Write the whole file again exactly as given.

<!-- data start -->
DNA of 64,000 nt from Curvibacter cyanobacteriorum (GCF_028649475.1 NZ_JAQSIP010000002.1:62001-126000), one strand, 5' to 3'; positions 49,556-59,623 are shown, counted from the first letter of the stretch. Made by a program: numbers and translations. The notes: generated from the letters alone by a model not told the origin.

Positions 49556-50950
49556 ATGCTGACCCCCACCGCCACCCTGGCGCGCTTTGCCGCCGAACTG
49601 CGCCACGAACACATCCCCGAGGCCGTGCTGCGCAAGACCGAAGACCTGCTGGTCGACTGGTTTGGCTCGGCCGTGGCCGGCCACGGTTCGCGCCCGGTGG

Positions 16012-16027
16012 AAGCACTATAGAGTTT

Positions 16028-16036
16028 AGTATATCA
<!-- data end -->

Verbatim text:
DNA of 64,000 nt from Curvibacter cyanobacteriorum (GCF_028649475.1 NZ_JAQSIP010000002.1:62001-126000), one strand, 5' to 3'; positions 49,556-59,623 are shown, counted from the first letter of the stretch. Made by a program: numbers and translations. The notes: generated from the letters alone by a model not told the origin.

Positions 49556-50950
49556 ATGCTGACCCCCACCGCCACCCTGGCGCGCTTTGCCGCCGAACTG
49601 CGCCACGAACACATCCCCGAGGCCGTGCTGCGCAAGACCGAAGACCTGCTGGTCGACTGGTTTGGCTCGGCCGTGGCCGGCCACGGTTCGCGCCCGGTGG

Positions 16012-16027
16012 AAGCACTATAGAGTTT

Positions 16028-16036
16028 AGTATATCA